The idea’s bubbling around that we want to bring the fight to Australia, and hopefully we can get it done. October, November maybe. Just depending. I’m ready to get back in the gym now. Quick turnaround; my body’s good; there’s no injuries. I want to stay busy. I’m a fighter. I fight. I want to keep busy. That’s the best way.

We’ll start making a game plan, and see what’s floating around and what options are available, and what path we’re going to go down.

Ryan Garcia’s been banned; Haney’s vacated the WBC title; Jack Catterall’s fighting Prograis…

It’s a schemozzle at the moment. Haney was my target. He was the guy there, I believe, with the belt; now it’s [Alberto] Puello, so it’s anyone now. My vision’s just on the other belt holders now. Them guys are out of the way. I’m not gonna stick around waiting for them. It could happen in a year or two’s time, but I’m just gonna stay busy, stay fighting, and defend this belt as many times as I can.

What’s your take on, specifically, Garcia?

There’s no room for cheaters in this sport. It’s already hard enough. I’ve got no time for it at all. If you can’t do it without cheating, don’t do it at all. You’re risking your life in there, and there’s guys cheating like that. We’re not playing tennis, you know what I mean? People can get killed. It’s disgusting. I’ve got no time for it – for cheats.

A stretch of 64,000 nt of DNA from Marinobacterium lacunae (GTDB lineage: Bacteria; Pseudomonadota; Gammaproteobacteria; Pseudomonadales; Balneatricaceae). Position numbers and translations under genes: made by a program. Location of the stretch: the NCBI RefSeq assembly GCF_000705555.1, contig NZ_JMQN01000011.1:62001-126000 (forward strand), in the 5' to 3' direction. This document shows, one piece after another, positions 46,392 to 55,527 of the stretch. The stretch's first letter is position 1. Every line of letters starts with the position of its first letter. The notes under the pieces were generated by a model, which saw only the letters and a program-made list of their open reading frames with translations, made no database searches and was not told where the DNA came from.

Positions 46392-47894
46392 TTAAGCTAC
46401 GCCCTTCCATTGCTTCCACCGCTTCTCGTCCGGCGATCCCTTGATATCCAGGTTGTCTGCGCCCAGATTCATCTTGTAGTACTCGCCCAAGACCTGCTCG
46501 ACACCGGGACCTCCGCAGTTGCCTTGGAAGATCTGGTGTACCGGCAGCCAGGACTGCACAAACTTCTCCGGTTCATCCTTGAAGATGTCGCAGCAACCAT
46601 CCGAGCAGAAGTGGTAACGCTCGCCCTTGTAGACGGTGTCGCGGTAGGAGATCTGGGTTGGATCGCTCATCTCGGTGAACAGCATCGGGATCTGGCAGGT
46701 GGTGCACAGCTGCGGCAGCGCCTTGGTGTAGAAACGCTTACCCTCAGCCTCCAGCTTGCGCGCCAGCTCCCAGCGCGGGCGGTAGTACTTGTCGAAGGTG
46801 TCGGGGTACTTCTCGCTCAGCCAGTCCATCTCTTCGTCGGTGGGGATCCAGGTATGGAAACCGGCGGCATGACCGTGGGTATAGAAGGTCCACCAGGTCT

[Haney’s] got his record back to being undefeated. It’s a bit of a circus at the moment, but it is what it is. We’re just gonna stay in our lane; continue doing what we’re doing. They can keep fart-arsing around or doing whatever they’re doing. But if the fight’s there, I’ll fight any of them. You know what I mean? Fighter’s fight and I’ll fight anyone and I’ll keep proving that, so if a fight eventuates in the future, bring it on. If he wants a shot at the IBF title, I’ll happily give him a shot at that.

Are you among those who believes he’s attempting to avoid Sandor Martin?

I think so. It’s a bit of a circus at the moment. He might be avoiding him. Who knows? I think the loss and the whole Garcia thing’s really stuffed him up a little bit, mentally. Just by the way you’re seeing him. I just believe it’s played a big part in him.

What did you make of the WBO champion Teofimo Lopez’s recent victory over Steve Claggett?

Claggett’s had a fair few losses now, and as a random opponent, I believe it was just an easier defence. He got the job done; hopefully we can line up a fight in the future. I thought he’d get him out of there.

Who’s the world’s best super lightweight?

Me now. I’m the man in the division. I took out the guy. I took out the Boogeyman – the most avoided guy. Haney was on my radar, opponent-wise, after I had the belt. You gotta admit – he is the money fight. I’m 100 per cent the guy at 140. I took out the guy that no one wanted, so I’ll stick by that, and anyone disagrees, I’ll come and prove it.